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Business of the Mega Church

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Business of The Mega Church

Colorado Christian University


        Since the time of the New Testament, organization and styles of churches have developed, evolved, and sometimes even fallen away.  The structure and approach to the Christian Church has even lead to political and religious revolutions.  Not all Christians agree on the correct approach and most effective method of the Great Commission found in Matthew 19-20: 19 Therefore go and make disciples of all nations, baptizing them in the name of the Father and of the Son and of the Holy Spirit, 20 and teaching them to obey everything I have commanded you. And surely I am with you always, to the very end of the age.”  Throughout history, the megachurch has been a place of worship that has taken a very public and large-scale approach to this commission, yet its values and missions are sometimes questioned.  Is the foundation of a megachurch rooted in the Gospel, or is it a mega business under the cloak of Christianity?

Megachurches are primarily categorized by their large attendance of worshipers, typically numbering 2,000 people or greater per week.  They have a strong foundation in the Protestant and Evangelical denominations, and are usually located outside of growing cities.  Currently there are even a few megachurch pastors that have become famous from their nationally televised sermons, such as Pastor Joel Osteen from Lakewood Church in Houston, Texas.  (The Association of Religion Data Archives, n.d.)  Modern megachurches have been designed for large congregations, while showcasing amenities to attract outsiders and entertain the masses.  These churches are not limited to only sanctuaries.  Instead, they are built on campuses that contain worship areas along with recreational facilities and business workspaces.  One of today’s modern megachurches, Willow Creek Community Church, in South Barrington, Illinois, has a food court, basketball courts, a football field, martial arts facility, test preparation courses, and even tax specialists at the congregation’s disposal.  To top it off, the church invites celebrity performers to their facilities for concert celebrations.  (The Economist, 2005)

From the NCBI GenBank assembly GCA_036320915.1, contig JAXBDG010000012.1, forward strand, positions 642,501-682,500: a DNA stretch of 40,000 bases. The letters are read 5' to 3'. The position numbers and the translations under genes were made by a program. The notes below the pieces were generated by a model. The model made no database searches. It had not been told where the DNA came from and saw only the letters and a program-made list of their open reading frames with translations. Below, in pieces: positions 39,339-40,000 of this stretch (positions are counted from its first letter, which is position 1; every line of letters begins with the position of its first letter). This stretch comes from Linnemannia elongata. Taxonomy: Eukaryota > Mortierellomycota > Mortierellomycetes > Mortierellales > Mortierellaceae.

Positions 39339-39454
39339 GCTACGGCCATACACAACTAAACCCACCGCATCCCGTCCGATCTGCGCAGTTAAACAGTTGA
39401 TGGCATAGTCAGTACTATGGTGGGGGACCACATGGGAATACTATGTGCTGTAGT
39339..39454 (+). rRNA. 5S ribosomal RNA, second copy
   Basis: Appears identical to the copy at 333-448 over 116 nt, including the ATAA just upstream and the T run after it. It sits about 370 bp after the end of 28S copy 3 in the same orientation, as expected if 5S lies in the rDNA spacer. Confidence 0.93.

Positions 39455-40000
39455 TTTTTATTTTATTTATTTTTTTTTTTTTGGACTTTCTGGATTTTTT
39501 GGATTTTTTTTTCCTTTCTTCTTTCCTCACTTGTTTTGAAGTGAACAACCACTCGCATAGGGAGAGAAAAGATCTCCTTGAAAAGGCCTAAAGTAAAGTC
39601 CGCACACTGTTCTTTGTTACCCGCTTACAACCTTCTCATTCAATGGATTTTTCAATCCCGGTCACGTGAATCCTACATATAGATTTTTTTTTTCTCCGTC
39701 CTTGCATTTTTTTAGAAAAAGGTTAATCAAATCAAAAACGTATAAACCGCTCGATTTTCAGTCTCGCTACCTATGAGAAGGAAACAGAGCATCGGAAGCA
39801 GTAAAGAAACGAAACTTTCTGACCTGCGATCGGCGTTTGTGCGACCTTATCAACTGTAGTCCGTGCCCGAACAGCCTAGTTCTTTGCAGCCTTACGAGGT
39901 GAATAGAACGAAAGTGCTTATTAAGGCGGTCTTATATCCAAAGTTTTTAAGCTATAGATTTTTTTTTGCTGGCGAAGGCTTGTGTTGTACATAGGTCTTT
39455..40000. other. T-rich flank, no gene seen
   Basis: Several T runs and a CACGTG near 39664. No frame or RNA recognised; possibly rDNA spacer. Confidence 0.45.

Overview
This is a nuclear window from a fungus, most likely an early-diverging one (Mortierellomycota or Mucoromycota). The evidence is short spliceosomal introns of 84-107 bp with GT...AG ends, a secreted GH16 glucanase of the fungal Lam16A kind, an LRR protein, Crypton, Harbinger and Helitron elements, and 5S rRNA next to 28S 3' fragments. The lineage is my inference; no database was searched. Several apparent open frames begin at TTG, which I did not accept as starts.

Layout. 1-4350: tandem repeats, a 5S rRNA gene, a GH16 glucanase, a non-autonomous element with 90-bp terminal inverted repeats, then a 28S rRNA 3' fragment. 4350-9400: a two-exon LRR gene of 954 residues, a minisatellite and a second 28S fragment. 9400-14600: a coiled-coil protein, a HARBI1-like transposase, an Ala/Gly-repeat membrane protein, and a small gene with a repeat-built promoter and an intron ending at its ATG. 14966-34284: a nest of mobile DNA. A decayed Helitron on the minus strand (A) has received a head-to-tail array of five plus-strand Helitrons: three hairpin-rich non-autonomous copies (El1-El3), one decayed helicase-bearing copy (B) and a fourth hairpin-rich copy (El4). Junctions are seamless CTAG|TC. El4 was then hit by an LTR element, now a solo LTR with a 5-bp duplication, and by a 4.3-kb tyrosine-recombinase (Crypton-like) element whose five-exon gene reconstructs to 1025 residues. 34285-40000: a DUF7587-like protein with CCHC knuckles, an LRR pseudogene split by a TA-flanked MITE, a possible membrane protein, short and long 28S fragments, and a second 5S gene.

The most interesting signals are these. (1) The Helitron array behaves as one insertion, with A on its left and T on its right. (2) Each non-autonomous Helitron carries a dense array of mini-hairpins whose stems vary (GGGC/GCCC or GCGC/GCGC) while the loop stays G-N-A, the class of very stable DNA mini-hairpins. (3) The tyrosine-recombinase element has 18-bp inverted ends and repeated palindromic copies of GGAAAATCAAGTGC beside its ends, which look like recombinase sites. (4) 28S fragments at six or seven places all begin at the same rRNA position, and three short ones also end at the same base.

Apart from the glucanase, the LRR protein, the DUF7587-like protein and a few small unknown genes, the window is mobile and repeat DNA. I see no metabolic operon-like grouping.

Although called megachurches, these churches are not so mega when it comes to traditional religious symbols.  Megachurches tend to limit their display of religious items such as stained glass windows, elaborate alters, and crosses; with the intention of creating a neutral appearance for the newcomers.  What these churches traditionally display, however, is the union of technology and high energy worship teams to create a concert-like feel at every service.  When it come to the sermons, megachurches deviate from traditional topics, and instead of staying strictly in the scripture, tend to focus on practical issues.  Despite these differences, the mission and intention of megachurches parallel those of a traditional church, in wanting to bring more followers to Jesus Christ. (The Economist, 2005)